Desaparecedos: "the disappeared". People who disappeared under the military dictatorship of 1976 to 1983. Estimates of desaprecidos run as high as thirty thousand. Many people were tortured before they were killed.
Escrache: an act of non-violent political protest in which individual politicians, banks and/or businesses are targeted because of specific acts of injustice. These protests might include cazerolazos, signs, banners, chanting, yelling and spray-painting.
Jubilaciones: Retirement Benefits. There are two kinds of retirement plans in Argentina, that of the 'average person" who usually makes about 150 pesos a month, and the "priveleged person" or retired politician or military officer, who makes from $3,000 to $17,000 amonth. (See Pensions of Privelege)
Ladron: Robber, thief. This word has been spray-painted on the glass windows of several different banks in Buenos Aires as a pseudonym for "bank", many of which transferred large amounts of dollars out of Argentina to places like the Cayman Islands, Santiago, and New York, while private citizens are being told "there are no dollars left' in the banks and are unable to access their savings. two international banks which have been under investigation illegal transfer of funds are Citibank and BankBoston. "Ladron" is also sometimes used as a synonym for "politician." (See "politico".)
Piquetero: An man or woman, usually working class and or unemployed who protests by blocking off roads.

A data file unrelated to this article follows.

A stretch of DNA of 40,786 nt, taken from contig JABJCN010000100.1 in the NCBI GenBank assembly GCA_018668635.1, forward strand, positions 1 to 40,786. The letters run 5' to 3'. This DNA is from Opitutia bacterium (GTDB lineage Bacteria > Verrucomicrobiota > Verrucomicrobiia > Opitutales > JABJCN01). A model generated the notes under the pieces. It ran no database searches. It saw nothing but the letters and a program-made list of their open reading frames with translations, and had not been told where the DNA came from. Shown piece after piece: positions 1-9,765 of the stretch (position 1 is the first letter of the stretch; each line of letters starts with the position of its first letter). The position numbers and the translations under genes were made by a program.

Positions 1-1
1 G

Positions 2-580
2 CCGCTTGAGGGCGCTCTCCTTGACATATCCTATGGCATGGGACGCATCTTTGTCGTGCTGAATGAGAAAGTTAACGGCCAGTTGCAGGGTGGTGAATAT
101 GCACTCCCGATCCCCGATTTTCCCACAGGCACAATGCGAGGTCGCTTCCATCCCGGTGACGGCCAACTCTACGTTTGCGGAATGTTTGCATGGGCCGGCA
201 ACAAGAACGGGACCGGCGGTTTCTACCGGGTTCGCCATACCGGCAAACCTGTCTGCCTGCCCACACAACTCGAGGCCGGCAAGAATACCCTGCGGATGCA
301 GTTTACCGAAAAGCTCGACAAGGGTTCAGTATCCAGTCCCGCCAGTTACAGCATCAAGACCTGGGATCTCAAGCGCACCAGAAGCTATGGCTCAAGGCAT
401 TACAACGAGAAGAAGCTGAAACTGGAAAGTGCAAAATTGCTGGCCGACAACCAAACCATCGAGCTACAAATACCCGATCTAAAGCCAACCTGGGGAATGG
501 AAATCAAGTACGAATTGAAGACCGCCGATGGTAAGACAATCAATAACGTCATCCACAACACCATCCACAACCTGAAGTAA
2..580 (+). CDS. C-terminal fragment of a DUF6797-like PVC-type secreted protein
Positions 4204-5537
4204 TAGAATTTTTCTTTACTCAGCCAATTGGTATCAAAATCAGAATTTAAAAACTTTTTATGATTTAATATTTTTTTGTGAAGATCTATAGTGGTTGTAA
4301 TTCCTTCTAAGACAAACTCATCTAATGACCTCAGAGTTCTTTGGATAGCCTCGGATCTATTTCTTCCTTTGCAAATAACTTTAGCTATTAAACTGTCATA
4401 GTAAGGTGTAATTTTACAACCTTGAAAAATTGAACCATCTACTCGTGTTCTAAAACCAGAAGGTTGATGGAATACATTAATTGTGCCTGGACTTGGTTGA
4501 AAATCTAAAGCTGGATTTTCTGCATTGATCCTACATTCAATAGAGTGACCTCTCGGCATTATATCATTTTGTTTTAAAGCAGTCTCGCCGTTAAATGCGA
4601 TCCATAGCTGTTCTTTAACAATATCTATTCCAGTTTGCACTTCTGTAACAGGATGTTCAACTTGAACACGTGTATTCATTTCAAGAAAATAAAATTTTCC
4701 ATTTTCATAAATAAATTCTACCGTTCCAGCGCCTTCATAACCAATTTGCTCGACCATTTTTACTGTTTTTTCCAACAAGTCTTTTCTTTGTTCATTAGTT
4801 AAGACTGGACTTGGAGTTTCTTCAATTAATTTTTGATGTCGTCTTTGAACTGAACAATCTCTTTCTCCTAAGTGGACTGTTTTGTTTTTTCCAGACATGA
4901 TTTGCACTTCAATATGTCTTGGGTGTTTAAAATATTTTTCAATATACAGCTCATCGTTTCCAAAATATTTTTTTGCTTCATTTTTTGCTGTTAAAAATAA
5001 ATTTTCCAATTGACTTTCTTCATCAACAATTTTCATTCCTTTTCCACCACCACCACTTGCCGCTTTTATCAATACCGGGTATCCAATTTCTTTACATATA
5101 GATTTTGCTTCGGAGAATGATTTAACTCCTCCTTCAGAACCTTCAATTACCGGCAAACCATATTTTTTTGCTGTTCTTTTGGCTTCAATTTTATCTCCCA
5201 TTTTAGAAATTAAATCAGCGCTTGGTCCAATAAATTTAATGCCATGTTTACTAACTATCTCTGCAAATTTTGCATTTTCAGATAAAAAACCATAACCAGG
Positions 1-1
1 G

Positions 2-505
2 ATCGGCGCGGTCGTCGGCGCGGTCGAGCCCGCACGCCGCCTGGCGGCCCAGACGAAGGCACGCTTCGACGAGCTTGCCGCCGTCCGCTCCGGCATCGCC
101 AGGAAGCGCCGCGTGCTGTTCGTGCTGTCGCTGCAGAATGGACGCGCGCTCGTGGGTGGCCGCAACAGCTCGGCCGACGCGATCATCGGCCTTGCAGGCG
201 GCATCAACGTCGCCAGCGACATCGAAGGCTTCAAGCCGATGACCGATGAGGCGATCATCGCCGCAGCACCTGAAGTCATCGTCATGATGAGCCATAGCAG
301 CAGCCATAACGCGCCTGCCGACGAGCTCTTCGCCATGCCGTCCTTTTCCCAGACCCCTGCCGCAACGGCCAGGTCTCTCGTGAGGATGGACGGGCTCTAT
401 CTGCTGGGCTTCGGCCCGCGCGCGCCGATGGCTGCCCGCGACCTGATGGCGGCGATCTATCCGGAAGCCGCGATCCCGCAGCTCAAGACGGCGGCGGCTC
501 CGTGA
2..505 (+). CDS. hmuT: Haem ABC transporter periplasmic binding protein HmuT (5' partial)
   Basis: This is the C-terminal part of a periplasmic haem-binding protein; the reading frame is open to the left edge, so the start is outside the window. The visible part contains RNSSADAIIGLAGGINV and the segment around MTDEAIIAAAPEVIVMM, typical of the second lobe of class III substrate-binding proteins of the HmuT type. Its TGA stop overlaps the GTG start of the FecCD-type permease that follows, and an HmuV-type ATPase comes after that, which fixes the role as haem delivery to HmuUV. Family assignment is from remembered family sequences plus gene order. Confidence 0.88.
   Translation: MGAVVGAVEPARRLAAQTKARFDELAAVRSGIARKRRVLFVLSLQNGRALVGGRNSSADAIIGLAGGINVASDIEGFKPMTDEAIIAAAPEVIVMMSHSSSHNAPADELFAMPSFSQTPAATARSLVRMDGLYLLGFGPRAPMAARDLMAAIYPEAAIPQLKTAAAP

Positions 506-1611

Peso: the Argentine currency. Worth one dollar until the January, 2001 devaluation. Currently worth about thirty-five cents.
Plaza de Mayo: A plaza at the center of the city, which is a favored spot for massive demonstrations. It also holds the government building, the Casa Rosada,or Pink House.
Politico: Politician. Politicos are not very popular individuals in Argentina at this time, and several of them have been publicly spit upon, yelled at and forcibly ejected from bars and restaurants. (See Ladron and Chorro). Though Argentina is technically a democracy, it has no right to plebiscite referendum ,or recall and many of its rules and regulations for voting favor the continuance of those currently in power. Members of Argentina's "political class" are generally thought of by the populace as a closed and corrupt network which is more concerned with its own battles and ambitions than with the problems of the people.